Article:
He will also embark on a propaganda tour of American campuses and be the honored guest speaker at the National Episcopal Cathedral in Washington. He will use these events to try to mobilize American support for holding a dialogue with Iran — dialogue without conditions of course, just as the current president of Iran favors in the current nuclear crisis.
Iran’s reform movement, which at first counted Khatami among their own, ended up bitterly denouncing him for not merely being ineffective as president of Iran, but for willingly serving as a democratic façade for its oppressive system. He will now be shilling for Iran’s hardline rulers directly with the American public. Khatami’s American travel beyond the diplomatic radius of the U.N. is made possible by a special U.S. visa, the first ever issued to someone of his rank from revolutionary Iran.
It is worth remembering that, Khatami’s insistence on dialogue between cultures notwithstanding, there has been none of it in revolutionary Iran. In addition to being listed as a terrorist state, and one of the triumvirates of the “axis of evil,” Khatami’s Iran was designated by the United States government as a “Country of Particular Concern” under the International Religious Freedom Act — that is, one of the world’s worst religious persecutors. All of Iran’s religious minorities — Bahaiis, Assyrian Christians, Catholics, Anglicans, Armenians, Evangelicals, Mandeans, Jews, and Zoroastrians — have suffered. Their numbers have steadily dwindled as they have fled religious oppression in their homeland; the presence of the ancient Assyrians and Mandeans is approaching statistical insignificance.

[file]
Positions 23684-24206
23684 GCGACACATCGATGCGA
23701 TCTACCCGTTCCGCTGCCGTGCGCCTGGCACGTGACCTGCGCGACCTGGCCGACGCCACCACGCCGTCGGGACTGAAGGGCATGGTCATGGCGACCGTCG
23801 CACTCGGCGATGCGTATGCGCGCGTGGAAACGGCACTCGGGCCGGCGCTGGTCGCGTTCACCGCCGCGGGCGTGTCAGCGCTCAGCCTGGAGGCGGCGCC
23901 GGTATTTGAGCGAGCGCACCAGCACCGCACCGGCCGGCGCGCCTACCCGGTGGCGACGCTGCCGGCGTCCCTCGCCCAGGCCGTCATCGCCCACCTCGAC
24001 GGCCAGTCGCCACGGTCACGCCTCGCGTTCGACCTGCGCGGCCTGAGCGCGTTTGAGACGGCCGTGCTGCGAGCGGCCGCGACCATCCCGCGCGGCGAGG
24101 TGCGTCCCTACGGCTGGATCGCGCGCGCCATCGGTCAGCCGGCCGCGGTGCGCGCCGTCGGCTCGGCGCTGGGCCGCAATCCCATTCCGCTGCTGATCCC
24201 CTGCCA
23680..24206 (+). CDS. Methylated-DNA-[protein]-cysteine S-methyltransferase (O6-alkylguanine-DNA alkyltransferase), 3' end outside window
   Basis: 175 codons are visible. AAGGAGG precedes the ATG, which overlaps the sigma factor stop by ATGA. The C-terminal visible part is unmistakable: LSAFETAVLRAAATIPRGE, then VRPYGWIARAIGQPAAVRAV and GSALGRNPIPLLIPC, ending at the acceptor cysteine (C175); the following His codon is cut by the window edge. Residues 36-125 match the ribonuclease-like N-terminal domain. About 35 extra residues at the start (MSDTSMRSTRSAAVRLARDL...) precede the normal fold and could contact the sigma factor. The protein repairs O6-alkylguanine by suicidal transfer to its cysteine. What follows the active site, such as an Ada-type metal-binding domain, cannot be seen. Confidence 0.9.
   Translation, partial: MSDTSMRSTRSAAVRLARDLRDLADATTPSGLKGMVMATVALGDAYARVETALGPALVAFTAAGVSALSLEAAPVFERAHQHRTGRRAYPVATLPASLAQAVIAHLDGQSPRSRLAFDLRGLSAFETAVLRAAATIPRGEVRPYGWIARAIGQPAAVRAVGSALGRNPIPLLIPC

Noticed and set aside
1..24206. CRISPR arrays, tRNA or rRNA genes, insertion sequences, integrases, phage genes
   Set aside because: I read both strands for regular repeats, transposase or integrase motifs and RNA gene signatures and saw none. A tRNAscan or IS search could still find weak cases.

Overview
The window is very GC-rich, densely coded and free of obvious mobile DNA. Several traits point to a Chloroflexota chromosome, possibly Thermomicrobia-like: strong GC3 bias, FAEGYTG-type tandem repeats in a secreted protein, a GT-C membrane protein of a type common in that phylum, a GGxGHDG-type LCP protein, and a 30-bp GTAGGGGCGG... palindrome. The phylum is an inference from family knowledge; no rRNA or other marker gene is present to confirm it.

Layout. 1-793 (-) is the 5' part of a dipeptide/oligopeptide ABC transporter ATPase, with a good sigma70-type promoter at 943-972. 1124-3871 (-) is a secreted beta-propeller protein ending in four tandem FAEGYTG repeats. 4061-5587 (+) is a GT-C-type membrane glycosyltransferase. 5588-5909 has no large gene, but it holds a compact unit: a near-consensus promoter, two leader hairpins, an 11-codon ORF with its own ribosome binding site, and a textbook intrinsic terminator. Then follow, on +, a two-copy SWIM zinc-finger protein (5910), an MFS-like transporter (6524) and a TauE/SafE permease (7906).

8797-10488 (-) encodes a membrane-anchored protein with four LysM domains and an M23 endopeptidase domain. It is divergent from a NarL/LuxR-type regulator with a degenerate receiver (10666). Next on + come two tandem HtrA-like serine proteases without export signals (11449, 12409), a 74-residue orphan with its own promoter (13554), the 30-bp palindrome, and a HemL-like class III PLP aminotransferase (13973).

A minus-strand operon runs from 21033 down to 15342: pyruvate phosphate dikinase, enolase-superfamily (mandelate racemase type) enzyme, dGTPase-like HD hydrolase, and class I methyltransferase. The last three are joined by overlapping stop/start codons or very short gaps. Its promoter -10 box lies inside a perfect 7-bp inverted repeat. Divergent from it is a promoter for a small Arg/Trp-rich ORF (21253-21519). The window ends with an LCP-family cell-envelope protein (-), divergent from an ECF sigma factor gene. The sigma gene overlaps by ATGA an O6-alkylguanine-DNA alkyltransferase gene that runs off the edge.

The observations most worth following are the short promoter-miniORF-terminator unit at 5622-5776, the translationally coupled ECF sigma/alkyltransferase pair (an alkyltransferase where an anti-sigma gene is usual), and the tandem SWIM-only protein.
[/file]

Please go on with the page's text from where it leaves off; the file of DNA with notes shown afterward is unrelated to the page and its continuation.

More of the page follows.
The Bahai, who started as a reformist movement within Shiite Islam in Iran in the early 19th century, are seen as heretics. Over 200 of their leaders have been killed by the government, while some ten thousand have been purged from government employment and schools. They have had no rights to property, and can’t officially marry or be buried in their religion. According to law, their blood is “Mobah” — it can be spilled with impunity and no one can be punished for murdering them.